The deadline for Connecticut employers to register with the state-run retirement plan was extended this week to Aug. 31, 2023.
Employers with five or more employees—each paid a minimum of $5,000 in the calendar year—are required to join the program if they don’t offer employees a qualified employer-sponsored retirement plan.
Businesses that offer employees a qualified retirement savings option should certify their exemption from the MyCTSavings program, which is administered by the Office of the State Comptroller.
Comptroller Sean Scanlon announced the deadline extension April 5, noting that 3,400 employers have enrolled in the program.
Scanlon said the deadline was extended “so that we can continue to build on this momentum and work with business owners to empower their employees.”
He added that the program has enrolled over 10,000 employees and has more than $3.5 million in assets.
While there currently is no penalty for not complying with registration requirements, Scanlon said earlier this year that the state legislature is considering a proposal imposing “a small penalty.”
“At the end of the day, we don’t want to get to that point,” he said. “We want to work proactively with businesses.”
Qualified employer-sponsored retirement plans include those under Internal Revenue Code sections 401(a) (including a 401(k) plan); qualified annuity plan under section 403(a); tax-sheltered annuity plan under section 403(b); Simplified Employee Pension plan under section 408(k); a SIMPLE IRA plan under section 408(p); or governmental deferred compensation plan under section 457(b).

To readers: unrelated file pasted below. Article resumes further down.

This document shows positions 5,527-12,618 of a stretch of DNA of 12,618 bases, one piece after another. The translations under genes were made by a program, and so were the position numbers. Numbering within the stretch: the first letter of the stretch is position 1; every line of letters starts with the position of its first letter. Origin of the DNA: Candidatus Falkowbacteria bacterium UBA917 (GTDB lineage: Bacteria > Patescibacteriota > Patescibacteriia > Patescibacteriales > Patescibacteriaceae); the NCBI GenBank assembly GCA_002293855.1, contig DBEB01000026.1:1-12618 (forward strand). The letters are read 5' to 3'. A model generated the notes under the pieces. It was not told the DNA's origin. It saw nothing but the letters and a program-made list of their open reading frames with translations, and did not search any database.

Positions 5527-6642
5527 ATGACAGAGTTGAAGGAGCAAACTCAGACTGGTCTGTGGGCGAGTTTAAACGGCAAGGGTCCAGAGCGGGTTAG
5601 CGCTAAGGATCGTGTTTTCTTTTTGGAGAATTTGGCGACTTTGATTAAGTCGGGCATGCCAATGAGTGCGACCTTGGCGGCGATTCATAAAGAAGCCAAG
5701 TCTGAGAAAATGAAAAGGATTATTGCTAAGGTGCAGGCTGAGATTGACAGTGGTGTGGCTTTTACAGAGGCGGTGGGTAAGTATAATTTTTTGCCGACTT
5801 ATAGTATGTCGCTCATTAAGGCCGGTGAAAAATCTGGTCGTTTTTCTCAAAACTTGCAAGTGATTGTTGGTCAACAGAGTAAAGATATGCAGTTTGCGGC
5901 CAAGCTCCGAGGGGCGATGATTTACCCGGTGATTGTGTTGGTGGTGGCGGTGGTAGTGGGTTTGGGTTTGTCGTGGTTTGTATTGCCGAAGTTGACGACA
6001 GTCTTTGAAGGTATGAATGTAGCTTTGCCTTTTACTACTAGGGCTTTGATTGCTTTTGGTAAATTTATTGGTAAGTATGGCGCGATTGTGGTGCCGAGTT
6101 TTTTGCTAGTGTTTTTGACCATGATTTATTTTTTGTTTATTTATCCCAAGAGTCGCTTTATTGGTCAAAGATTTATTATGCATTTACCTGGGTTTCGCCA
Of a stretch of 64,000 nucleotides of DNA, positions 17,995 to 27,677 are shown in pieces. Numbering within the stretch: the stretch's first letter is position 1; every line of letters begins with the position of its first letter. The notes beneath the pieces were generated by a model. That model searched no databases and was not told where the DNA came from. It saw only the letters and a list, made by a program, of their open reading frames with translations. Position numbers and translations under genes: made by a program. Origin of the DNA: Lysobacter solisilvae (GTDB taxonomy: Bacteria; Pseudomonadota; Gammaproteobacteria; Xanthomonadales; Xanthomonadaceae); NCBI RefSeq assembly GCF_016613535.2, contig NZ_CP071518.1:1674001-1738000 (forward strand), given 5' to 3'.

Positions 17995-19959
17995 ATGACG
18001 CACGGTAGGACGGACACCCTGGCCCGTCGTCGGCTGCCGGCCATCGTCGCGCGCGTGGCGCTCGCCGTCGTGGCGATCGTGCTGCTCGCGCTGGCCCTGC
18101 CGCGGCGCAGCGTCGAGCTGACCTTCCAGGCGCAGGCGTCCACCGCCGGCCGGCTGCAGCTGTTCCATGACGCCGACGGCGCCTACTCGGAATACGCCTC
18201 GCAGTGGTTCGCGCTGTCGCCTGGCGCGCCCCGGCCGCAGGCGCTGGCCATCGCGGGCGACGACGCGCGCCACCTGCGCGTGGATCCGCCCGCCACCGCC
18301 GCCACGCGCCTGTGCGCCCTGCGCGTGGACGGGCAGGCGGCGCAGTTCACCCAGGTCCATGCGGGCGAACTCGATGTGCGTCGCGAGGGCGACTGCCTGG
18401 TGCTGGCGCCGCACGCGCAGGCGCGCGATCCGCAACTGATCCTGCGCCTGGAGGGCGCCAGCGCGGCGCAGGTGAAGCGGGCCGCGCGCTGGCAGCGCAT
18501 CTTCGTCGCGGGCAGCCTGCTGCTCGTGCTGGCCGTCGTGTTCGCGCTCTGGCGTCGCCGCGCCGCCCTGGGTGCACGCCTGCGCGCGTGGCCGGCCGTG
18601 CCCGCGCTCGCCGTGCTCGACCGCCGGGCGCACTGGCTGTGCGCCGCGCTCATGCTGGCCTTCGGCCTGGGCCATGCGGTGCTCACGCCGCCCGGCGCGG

Qualified, employer-sponsored plans do not include payroll deduction IRAs.
Eligible employees will be automatically enrolled in the program. Once employees are enrolled, they can choose to opt out of the program.
By default, employees who are enrolled will see a 3% deduction from their gross pay, but they can choose to manually adjust their contribution rate at any time.
As a Roth IRA, the state-run plan does not provide the pre-tax benefits of other retirement plans offered by numerous private sector institutions.
In addition, the state plan is not subject to the federal Employee Retirement Income Security Act, which sets minimum standards for most retirement and health plans to protect enrolled individuals.